The tongue's papillae may become discolored if a person smokes or chews tobacco, eats certain foods or vitamins, or has colored bacteria growing on the tongue.
Black discoloration on the top of the tongue may occur if a person takes bismuth preparations for an upset stomach. Brushing the tongue with a toothbrush or scraping it with a tongue scraper can remove such discoloration.
A strawberry-red tongue may be the first sign of scarlet fever or, in a young child, a sign of Kawasaki disease.
A smooth red tongue and painful mouth may indicate general inflammation of the tongue (glossitis) or be caused by pellagra, a type of undernutrition caused by a deficiency of niacin (vitamin B3) in the diet.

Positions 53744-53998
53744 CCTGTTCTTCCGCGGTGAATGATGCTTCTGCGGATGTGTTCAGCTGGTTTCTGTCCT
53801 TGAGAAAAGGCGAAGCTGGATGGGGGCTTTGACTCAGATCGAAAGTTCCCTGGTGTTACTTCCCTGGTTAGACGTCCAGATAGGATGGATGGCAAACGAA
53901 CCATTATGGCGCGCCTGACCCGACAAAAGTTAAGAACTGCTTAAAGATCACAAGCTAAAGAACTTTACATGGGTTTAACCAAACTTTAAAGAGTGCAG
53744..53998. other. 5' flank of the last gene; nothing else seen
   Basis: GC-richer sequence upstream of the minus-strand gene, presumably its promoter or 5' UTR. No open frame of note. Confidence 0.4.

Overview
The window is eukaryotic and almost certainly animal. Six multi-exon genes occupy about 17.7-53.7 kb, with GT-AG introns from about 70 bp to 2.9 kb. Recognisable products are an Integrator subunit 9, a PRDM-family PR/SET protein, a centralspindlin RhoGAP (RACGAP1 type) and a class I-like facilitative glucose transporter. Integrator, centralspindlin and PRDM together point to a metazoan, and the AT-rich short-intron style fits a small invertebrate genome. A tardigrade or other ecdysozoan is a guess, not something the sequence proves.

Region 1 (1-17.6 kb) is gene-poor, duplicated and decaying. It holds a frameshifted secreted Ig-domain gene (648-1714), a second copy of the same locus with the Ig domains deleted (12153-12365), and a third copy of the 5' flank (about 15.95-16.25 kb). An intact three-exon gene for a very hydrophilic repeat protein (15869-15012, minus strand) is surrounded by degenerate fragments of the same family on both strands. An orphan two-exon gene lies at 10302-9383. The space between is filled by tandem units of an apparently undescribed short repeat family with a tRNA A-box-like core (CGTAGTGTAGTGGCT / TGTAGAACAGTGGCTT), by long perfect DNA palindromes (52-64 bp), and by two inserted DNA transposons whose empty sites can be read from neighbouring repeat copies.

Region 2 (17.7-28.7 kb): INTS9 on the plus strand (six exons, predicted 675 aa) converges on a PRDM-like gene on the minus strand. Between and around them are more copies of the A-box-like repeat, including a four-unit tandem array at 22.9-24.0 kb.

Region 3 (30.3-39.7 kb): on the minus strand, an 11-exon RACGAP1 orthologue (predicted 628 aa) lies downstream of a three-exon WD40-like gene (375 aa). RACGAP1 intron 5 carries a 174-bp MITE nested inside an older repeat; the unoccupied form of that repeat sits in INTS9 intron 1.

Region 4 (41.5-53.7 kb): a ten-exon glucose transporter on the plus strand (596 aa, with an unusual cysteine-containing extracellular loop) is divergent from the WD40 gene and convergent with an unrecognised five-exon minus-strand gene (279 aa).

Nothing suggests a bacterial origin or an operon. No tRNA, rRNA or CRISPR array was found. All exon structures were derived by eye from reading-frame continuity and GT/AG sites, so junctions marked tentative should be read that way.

Whitish patches on the tongue, similar to those sometimes found inside the cheeks, may accompany
In geographic tongue, some areas of the tongue are white or yellow and rough, whereas others are red and smooth. The areas of discoloration often move around over a period of weeks to years. The condition is usually painless, and no treatment is needed. If people have symptoms, applying low doses of corticosteroids sometimes helps.